Encyclopedia of Anti-Revisionism On-Line

Greensboro Backs Down, Grants Permit

First Published: The Call, Vol. 9, No. 5, February 4, 1980.
Transcription, Editing and Markup: Paul Saba
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Greensboro, N.C.– City officials had to eat Jim Crow here last week in what amounted to a resounding victory for the Feb. 2 Mobilization, currently organizing here against the Ku Klux Klan.

“The score is 100 to zero in favor of the Mobilization Committee,” said Committee, Co-Chairman Rev. Lucius Walker, upon learning of the victory.

On Jan. 25, City Manager Tom Osborne and Jim Melvin were forced to postpone the Feb. 2 rhythm and blues concert which the city had originally scheduled for the Coliseum. Their promotion of the concert was intended to sabotage a march that day against the Klan and prevent the Coliseum from being used for an anti-Klan rally. (The Call, Jan. 28)

The city was forced to back down after being caught lying to the public and being threatened with a $600,000 damage suit. Officials had originally denied a permit for the Coliseum to march organizers on the grounds that it was already booked. But subsequent investigation revealed that the performers who were said to be appearing knew nothing about it.

Eventually, the city did manage to sign R & B star Roy Ayers and other musicians for Feb. 2. On learning of the dispute, however, Ayers reportedly told his manager to try to get him out of the contract.

When the city’s under-handed maneuvers were revealed by the anti-Klan activists, officials became increasing isolated and lashed out at local media for what they called distorting the facts. Newspapers here have unanimously rejected this interpretation.

Walter Rugaber, Executive Editor of the Greensboro Daily News and Record, stated, “It’s significant that almost nothing we know about this controversy has been volunteered by these officials.”

In the week before the city backed down, public opinion began to snowball. Rev. Cardes Brown, chairman of Greensboro Pulpit Forum, an organization of Black ministers, demanded that the city explain why they had scheduled the Ayers concert. Ben Matkins, a local politician, charged the city with displaying a “Watergate mentality.”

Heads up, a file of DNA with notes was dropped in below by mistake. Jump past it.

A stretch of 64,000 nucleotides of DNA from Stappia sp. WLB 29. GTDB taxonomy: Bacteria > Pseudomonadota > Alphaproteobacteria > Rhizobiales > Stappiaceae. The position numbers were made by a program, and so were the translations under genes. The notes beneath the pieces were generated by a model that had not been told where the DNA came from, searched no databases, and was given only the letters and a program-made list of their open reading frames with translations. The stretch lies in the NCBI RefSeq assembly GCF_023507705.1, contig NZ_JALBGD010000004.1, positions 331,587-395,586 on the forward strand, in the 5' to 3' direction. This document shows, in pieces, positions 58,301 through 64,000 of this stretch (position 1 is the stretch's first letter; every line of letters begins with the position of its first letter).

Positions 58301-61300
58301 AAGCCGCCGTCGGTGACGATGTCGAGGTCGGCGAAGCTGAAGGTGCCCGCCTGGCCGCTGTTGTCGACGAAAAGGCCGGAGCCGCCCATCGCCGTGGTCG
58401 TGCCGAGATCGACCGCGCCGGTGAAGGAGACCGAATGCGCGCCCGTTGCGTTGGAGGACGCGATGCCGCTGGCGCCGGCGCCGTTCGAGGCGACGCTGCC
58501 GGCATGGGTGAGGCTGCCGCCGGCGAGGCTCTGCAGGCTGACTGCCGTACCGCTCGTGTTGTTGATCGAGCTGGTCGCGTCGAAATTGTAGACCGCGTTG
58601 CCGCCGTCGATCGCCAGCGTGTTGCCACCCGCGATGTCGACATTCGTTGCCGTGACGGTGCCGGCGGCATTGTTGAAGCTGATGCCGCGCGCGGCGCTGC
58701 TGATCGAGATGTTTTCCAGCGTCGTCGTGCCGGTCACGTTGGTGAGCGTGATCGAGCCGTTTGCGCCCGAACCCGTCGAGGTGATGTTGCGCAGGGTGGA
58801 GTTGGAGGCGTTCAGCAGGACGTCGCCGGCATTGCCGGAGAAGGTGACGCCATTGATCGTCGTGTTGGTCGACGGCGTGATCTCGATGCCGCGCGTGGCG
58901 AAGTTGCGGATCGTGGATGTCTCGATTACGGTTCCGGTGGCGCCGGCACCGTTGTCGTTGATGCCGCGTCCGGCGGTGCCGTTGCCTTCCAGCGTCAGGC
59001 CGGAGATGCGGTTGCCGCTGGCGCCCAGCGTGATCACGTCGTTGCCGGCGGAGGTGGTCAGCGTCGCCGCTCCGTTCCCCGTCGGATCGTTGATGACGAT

“Even people like me, who are on the side of city officials, now believe that they are trying to stop the march,” stated Matkins.

Just two days before agreement was reached, the city Human Rights Commission called an emergency session, and unanimously issued a statement expressing concern over the constitutional rights of the marchers. It was in this climate that the city announced postponement of the concert.

Meanwhile, march organizers continued to build for the demonstration, determined that the officials would not succeed in their efforts to stop the struggle. Continuing this initiative, the Mobilization Committee announced at a press conference Jan. 28 that they are filing suit against the North Carolina State Bureau of Investigation to enjoin them from harassing students who are organizing for the march at campuses across the state.

Rev. Walker also announced that the Communist Workers Party (CWP), whose members were murdered by Klansmen at an anti-Klan march in Greensboro Nov. 3, had been removed from the coalition. The decision was made, according to Walker, because the CWP “refused to make a clear statement supporting the Mobilization policy against the carrying of any weapon by the demonstrators.”

Walker specifically pointed out that they were not being removed for being a communist organization nor because they do not adhere to the non-violent philosophy as a way of life. He stressed that in this case the “no arms” policy was a tactic agreed to by all members of the coalition.

In conclusion, Walker remarked, “We want to make it very clear that our separation from the CWP in this effort in no way implies that we accept the interpretation of the Nov. 3 massacre which blamed the victims for the crime. Responsibility for that tragedy rests clearly on the KKK and agents of the city, state and federal governments.”

On Feb. 2, participants will assemble in the morning to hear speakers, including the Rev. W. T. Brown, of Greensboro; Ike Long, Vice-President, of the Southern Conference Educational Fund; and Congressman Ron Dellums (D-Cal.).

Demonstrators will then march past Woolworths, site of the historic lunch counter sit-in by Greensboro Blacks 20 years ago, and on to the Coliseum. There, keynote speaker Lucius Walker will address the crowd as representative of the Inter-religious Foundation for Community Organization. Among the many other speakers will be Skip Robinson of the United League of Northern Mississippi; Odis Hyde, a veteran communist organizer; and Rev. Iberus Hacker, of the Urban Appalachian Council.